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Published on November 16, 2017

Jo Froegel

Less pain, shorter recovery

Robotic surgery helps gynecologic cancer patients get back to living life

After Jo Froegel was diagnosed with uterine cancer in February, she began a treatment plan that included surgery to remove her uterus, fallopian tubes, ovaries and some surrounding pelvic lymph nodes.

As someone who enjoys being active and spending time outdoors—especially taking care of her garden—Jo wasn't looking forward to a lengthy recovery after surgery. She soon learned that she needn't worry about being off her feet for long.

Gynecologic surgeon Dana Benden, MD, performed Jo's surgery in March with Gundersen's robotic da Vinci® Surgical System, which enables surgeons to perform complex and delicate procedures through very small incisions with unmatched precision. The minimally-invasive technique means that patients experience less scarring, less pain and shorter recovery times, among other benefits.

"I had very little pain," Jo says. "I was tired, but the pain was amazingly minimal."

In fact, the pain was so slight that Jo went grocery shopping the following day—something she hadn't expected to be able to do so soon after the procedure.

While robotic surgery allows patients to recover faster and with less pain, different methods also can help surgeons more precisely pinpoint the most important lymph nodes to check for cancer, allowing them to remove fewer than with open surgery.

"The most important reason for the surgery is to remove the cancer, but it also is necessary to look at surrounding lymph nodes and make sure the cancer hasn't spread," says Dr. Lori Weinberg, a gynecologic oncologist and gynecologist.

Dr. Weinberg specializes in diagnosing and treating all types and stages of gynecologic cancers, including cervical, endometrial/uterine, ovarian, vaginal and vulvar cancers, as well as premalignant conditions that lead to gynecologic cancer.

The pain was so slight that Jo went grocery shopping the following day—something she hadn't expected to be able to do so soon after the procedure.

She works closely with Dr. Benden and her other partners in Gynecology, as well as Gundersen radiation oncologist Patrick Conway, MD, and a multidisciplinary team of cancer specialists, to develop treatment plans for patients, perform in-office procedures and minimally invasive surgeries, evaluate progress and offer medical guidance.

"I get involved in the care of women with reproductive cancers from day one. I stay involved through the whole process involving surgery, chemotherapy and/or radiation and palliative treatments. I also help coordinate the care of patients who are being treated with chemotherapy closer to home," says Dr. Weinberg.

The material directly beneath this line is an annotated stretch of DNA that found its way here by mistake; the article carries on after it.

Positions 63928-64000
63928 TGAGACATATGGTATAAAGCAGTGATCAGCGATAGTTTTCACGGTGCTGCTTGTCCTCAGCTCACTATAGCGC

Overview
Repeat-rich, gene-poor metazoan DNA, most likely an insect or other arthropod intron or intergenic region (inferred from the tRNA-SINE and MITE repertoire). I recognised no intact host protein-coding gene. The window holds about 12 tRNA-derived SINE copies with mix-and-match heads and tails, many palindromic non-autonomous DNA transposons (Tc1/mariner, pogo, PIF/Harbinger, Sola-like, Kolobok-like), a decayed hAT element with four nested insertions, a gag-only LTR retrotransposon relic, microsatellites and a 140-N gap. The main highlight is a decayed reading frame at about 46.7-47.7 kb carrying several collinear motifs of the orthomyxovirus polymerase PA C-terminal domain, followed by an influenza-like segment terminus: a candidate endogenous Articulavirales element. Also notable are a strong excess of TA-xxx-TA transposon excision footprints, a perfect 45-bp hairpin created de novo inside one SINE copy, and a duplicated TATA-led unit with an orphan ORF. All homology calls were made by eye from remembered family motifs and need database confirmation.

Jo's surgery last spring revealed cancer in several of her pelvic lymph nodes, which were removed. This finding led her to start chemotherapy several weeks later. Jo's cancer is now gone, but to help prevent a reoccurrence, she began radiation treatment earlier this fall.

Having her daughter, April Anderson, by her side throughout treatment and working with her team of specialists has made her journey easier, Jo says. "Everyone has just been wonderful. If I ever have any questions, I can ask.

If the person I ask doesn't have the answer, they will find somebody who does," she says.

Jo is hopeful for what the future holds—and looking forward to experimenting in her garden again next year.

"That's my thing to do," she says. "I change it up every year. This year I did tomatoes and green peppers and onions and flowers all around the house. I plant different things every year to see what works."


Gynecologic cancers have varying symptoms. Some of the most common include:

  • Cervical: Abnormal vaginal bleeding or discharge.
  • Ovarian: Abnormal vaginal bleeding or discharge; feeling full quickly or having difficulty eating; pain or pressure in the pelvis; a more frequent need to urinate and/or constipation; feeling bloated; pain in the abdomen or back.
  • Uterine: Abnormal vaginal bleeding or discharge; pain or pressure in the pelvis.
  • Vaginal: Abnormal vaginal bleeding or discharge; a more frequent need to urinate and/or constipation.
  • Vulvar: Itching, burning or tender vulva; changes in vulva color or skin such as a rash, sore.

Contact your provider today if you have a suspicion of gynecologic cancer.

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